Cherry picking and dodgy reasoning for beginners

By Gordon Rugg

Why do professional researchers take such a dim view of cherry picking and dodgy reasoning (and what is cherry picking anyway?)

Time for some cartoons…

Confirmation bias and cherry picking Slide1

There are more below.

Argument by caring a lotSlide2

Using an incomplete toolkit (1) Slide3

Using an incomplete toolkit (2) Slide4

Naïve postmodernismSlide5

Argument by authoritySlide6

Argument by sexismSlide7

 

Argument by InternetSlide8

Argument by faith and feelings Slide9

Notes, links and sources

The mention of nightlock berries is indeed an allusion to Hunger Games, if you’re wondering.

The “has a beard” line is a tribute to this brilliant clip: A Mom Talks with the Director of Special Education.

http://www.youtube.com/watch?v=A6fcIqUHz8Q&feature=sharecontrol

The phrase “naïve postmodernism” is to make the implicit point that postmodernism can give useful insights, if used appropriately.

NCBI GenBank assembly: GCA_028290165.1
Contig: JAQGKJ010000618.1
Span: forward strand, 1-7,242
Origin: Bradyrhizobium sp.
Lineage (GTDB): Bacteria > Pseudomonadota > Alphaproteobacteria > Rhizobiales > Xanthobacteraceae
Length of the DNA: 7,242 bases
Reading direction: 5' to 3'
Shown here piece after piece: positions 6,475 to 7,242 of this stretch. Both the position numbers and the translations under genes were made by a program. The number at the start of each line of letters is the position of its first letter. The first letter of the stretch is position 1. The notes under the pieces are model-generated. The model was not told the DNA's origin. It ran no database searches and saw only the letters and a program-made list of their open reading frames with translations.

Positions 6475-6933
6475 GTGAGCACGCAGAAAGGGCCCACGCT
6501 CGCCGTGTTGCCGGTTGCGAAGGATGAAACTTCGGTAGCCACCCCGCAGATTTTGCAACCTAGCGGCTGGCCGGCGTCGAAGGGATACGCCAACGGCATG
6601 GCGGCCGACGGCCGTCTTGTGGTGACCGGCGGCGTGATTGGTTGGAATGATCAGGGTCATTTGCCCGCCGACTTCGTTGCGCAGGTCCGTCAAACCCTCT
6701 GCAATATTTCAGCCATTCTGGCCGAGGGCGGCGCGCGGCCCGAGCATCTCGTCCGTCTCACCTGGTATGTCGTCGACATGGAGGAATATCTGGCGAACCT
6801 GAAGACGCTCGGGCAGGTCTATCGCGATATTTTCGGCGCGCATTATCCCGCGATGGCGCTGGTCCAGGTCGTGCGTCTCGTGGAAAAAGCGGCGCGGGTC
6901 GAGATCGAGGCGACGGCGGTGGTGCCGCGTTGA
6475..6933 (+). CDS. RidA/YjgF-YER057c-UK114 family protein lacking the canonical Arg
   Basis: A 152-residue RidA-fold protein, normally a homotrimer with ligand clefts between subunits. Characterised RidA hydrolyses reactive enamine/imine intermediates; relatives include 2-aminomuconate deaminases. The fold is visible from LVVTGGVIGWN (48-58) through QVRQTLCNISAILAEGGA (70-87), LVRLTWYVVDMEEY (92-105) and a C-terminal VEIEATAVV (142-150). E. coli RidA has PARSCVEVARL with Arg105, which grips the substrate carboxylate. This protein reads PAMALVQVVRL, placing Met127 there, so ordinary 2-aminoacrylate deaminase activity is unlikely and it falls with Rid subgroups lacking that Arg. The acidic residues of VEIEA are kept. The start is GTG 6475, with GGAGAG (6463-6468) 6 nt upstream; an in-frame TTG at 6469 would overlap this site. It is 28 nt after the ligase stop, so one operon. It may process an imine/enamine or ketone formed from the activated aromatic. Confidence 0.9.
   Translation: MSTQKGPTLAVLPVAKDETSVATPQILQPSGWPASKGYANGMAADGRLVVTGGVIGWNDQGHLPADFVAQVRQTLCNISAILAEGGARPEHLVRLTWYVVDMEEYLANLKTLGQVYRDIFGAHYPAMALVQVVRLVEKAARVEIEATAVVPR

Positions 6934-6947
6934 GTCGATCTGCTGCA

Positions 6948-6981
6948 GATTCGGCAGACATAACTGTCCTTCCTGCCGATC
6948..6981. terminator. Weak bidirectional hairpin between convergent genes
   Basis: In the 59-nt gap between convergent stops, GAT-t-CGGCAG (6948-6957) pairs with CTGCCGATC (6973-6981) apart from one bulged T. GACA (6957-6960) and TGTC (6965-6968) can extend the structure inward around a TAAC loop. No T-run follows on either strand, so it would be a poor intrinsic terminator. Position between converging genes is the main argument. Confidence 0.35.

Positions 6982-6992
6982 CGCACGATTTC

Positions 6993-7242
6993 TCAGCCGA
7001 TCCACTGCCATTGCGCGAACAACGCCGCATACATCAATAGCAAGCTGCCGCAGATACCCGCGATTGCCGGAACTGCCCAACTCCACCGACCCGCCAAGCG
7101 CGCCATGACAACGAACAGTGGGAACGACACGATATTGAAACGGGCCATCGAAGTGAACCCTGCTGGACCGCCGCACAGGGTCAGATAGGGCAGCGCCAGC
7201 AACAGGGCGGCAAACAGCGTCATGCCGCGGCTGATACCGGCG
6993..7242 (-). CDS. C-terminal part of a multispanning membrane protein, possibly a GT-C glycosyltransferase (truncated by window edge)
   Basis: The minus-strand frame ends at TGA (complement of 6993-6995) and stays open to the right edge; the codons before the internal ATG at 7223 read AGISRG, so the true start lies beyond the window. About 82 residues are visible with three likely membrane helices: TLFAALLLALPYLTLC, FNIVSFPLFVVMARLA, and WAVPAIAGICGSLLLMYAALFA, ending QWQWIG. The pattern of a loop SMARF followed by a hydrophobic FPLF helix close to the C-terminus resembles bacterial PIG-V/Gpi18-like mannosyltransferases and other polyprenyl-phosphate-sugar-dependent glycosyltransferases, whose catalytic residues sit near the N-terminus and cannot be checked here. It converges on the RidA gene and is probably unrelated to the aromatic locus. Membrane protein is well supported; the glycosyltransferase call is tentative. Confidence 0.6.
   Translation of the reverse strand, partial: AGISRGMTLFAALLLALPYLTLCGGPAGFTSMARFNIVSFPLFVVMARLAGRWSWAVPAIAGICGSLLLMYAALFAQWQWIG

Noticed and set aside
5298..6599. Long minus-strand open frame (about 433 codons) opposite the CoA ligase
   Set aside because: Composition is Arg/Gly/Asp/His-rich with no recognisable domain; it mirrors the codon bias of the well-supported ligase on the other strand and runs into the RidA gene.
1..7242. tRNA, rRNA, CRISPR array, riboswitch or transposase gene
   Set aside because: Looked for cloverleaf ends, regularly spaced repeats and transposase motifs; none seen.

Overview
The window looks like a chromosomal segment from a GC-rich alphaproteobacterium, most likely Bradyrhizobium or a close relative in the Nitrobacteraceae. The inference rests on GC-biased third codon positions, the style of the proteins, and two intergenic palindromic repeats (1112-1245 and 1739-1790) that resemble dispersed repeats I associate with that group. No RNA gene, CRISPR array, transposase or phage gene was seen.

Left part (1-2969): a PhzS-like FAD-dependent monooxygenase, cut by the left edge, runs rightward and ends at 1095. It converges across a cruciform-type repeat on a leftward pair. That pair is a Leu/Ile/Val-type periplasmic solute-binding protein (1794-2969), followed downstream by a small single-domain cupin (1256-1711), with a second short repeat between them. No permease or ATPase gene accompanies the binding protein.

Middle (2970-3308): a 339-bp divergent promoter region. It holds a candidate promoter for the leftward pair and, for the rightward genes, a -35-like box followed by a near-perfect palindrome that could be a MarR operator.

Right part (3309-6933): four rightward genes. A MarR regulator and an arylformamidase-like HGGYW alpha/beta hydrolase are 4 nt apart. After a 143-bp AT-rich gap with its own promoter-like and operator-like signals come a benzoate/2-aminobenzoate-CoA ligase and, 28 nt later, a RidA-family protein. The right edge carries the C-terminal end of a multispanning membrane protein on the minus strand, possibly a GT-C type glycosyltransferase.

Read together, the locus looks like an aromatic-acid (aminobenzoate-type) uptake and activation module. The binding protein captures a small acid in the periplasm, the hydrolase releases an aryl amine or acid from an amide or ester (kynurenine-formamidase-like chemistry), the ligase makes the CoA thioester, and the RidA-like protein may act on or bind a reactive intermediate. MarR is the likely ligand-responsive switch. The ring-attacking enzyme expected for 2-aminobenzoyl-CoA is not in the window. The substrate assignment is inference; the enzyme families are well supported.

You’re welcome to use the Hyde & Rugg cartoons above for any non-commercial purpose, including lectures, provided that you retain the “copyleft Hyde & Rugg” attribution within the cartoon. I’ve deliberately not included titles within the cartoons, so that anyone re-using the cartoons can use their own titles for them.

There’s more about reasoning and research methods in The Unwritten Rules of PhD Research, by myself and Marian Petre.

The Unwritten Rules of PhD Research, 2nd edition (Marian Petre & Gordon Rugg)

http://www.amazon.co.uk/Unwritten-Rules-Research-Study-Skills/dp/0335237029/ref=dp_ob_image_bk

There’s more about the theory behind this article in my latest book:

Blind Spot, by Gordon Rugg with Joseph D’Agnese

http://www.amazon.co.uk/Blind-Spot-Gordon-Rugg/dp/0062097903

 

 

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7 thoughts on “Cherry picking and dodgy reasoning for beginners

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